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Internal Art (Part II)



Welcome to my liveblog of Rhythm of War! Index post here. Beware of spoilers.

Internal Art (Part II)

Nale. Darkness. Oh, yes. His detached expression really works for what we know about his emotionless approach to things, while at the same time that eyes-closed transcendence looks almost rapturous despite the internal focus. He’s centering himself like a completely self-assured Javert from Les Mis. 

Also, he’s floating in a very defying-gravity sort of way, which is appropriate. And is the pommel of his sword a skull? Hard to tell for sure. 

The next thing that leaps out at me is those “crows” in the background. They are so beautifully reminiscent of the hovering skybreakers from Szeths training chapters during Oathbringer. I can see them winging in, ready to swoop down and render judgement. (His sword is out, not simply held but readied, in contrast to the other herald images we’ve seen.) But I’m getting distracted. The important thing is that those aren’t just black-feathered chickens. At least one of them has a very different body plan in its silhouette. My money is on a larkin, despite the differences to the other depictions we’ve been given. And that is FASCINATING. Why would the patron of the Skybreakers be associated with larkin? He used one against Lift in her first appearance, but presumably they weren’t always hunting down Radiants. What happened in the forgotten past that linked Nale with those creatures?

Also, it’s interesting to me that he apparently has the scar that has been distinctive in all of his appearances in the text. I didn’t think about it before, but surely the Heralds would be availed of the same stormlight-fueled healing as our Radiants, at the very least. So it makes sense that something as cognitively part of his identity as an unhealed scar would also be something he acquired long ago and that reappears with each incarnation. That fundamentally changes it for me from a quirk of descriptive shorthand to something central to his character, and I am now incredibly curious about the story behind it. Is it a scar he received prior to becoming a herald in the first place? Is it something acquired afterward that was meaningful enough to retain? What does it mean to him?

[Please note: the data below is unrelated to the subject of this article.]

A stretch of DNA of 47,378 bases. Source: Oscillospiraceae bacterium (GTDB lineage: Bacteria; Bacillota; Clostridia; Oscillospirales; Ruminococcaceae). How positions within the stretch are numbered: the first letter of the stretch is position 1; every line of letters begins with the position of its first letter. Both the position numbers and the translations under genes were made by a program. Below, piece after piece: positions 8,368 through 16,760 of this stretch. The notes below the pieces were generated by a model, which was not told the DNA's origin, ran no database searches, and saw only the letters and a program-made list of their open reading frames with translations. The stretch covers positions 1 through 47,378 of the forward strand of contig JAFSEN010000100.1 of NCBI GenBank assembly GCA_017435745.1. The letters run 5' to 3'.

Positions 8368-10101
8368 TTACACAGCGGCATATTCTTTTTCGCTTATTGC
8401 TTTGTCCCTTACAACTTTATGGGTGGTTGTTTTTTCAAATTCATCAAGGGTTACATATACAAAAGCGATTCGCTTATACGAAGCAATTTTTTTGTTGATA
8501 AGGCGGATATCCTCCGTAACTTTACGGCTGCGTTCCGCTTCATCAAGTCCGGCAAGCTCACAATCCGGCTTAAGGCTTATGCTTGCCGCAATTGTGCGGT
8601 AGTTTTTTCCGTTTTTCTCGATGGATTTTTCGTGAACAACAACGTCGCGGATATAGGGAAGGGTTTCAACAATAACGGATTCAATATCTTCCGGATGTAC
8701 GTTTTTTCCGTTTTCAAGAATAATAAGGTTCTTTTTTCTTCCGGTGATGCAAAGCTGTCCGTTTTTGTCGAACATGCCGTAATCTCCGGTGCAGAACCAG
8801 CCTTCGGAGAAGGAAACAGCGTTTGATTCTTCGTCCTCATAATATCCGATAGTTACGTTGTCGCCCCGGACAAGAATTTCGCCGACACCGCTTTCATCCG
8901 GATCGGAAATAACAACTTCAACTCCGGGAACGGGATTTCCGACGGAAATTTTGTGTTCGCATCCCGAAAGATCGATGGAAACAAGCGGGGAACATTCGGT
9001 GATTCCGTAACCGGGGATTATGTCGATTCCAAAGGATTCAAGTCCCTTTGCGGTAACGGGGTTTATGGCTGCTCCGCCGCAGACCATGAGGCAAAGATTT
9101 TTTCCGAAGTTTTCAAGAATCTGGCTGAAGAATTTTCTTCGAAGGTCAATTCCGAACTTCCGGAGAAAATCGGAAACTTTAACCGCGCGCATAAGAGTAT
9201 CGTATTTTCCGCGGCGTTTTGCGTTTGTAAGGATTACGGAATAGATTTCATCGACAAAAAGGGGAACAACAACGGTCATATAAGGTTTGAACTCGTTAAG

Not gonna lie, I don’t love this one as much. Chana’s presentation here feels too European to me. Which, honestly, so did Jez in a lot of ways, but while the depiction is beautiful it doesn’t feel distinctive to me. Sort of generic fantasy warrior princess. 

Her sword is cool, with the empty central portion of the “bladed tuning fork” variety. Oh, actually, with all the cymatics stuff, tuning fork might not be terribly off. Especially since in my mind cymatics relate to the destruction at the shattered plains which (for some reason not actually supported by the text) I’ve associated with the Dustbringers in my mind. Okay, I’m going on ridiculous tangents here. Time to reel it back in. 

I’m not sure if I would have noticed the glyph for “3” in the archway over her head if I hadn’t already looked at the 8s on Kalak’s outfit. Another nice touch of internal worldbuilding. The falling leaves make me think of autumn and things dying/failing, which would be appropriate to the Dustbringers except that those seasons are meaningless outside of Shinovar. Rosharan artists wouldn’t use “fall colors” with that same intention. So I’m wondering if the orange motes are instead a depiction of spren. I don’t remember if we got a description of the dustbringer’s spren back in the urithiru meeting where she was acting dodgy. (I don’t even remember her name, and at this point the coppermind is probably updated with RoW info so I’m not going to look it up either.) The gem associated with Chana is ruby, but the orangish-red of the order glyph matches decently to the orangish-red of the foliage in the picture, so that’s probably the primary effect they’re going for. 

The armor is good, and I like that it’s a lighter weight appearance than what we’ve heard about shardplate elsewhere. Even Jez’s armor looked fairly bulky in his portrait. Notably, Chana is NOT wearing a covering on her safehand. Was this portrait done by someone in another part of Roshar? Does it predate the Vorin taboo of safehand exposure? I’m quite interested to know.

Finally, why is Chana floating?!?! Neither of the surges she and her order had access to should allow her to float or fly, right? It doesn’t make sense to me. 


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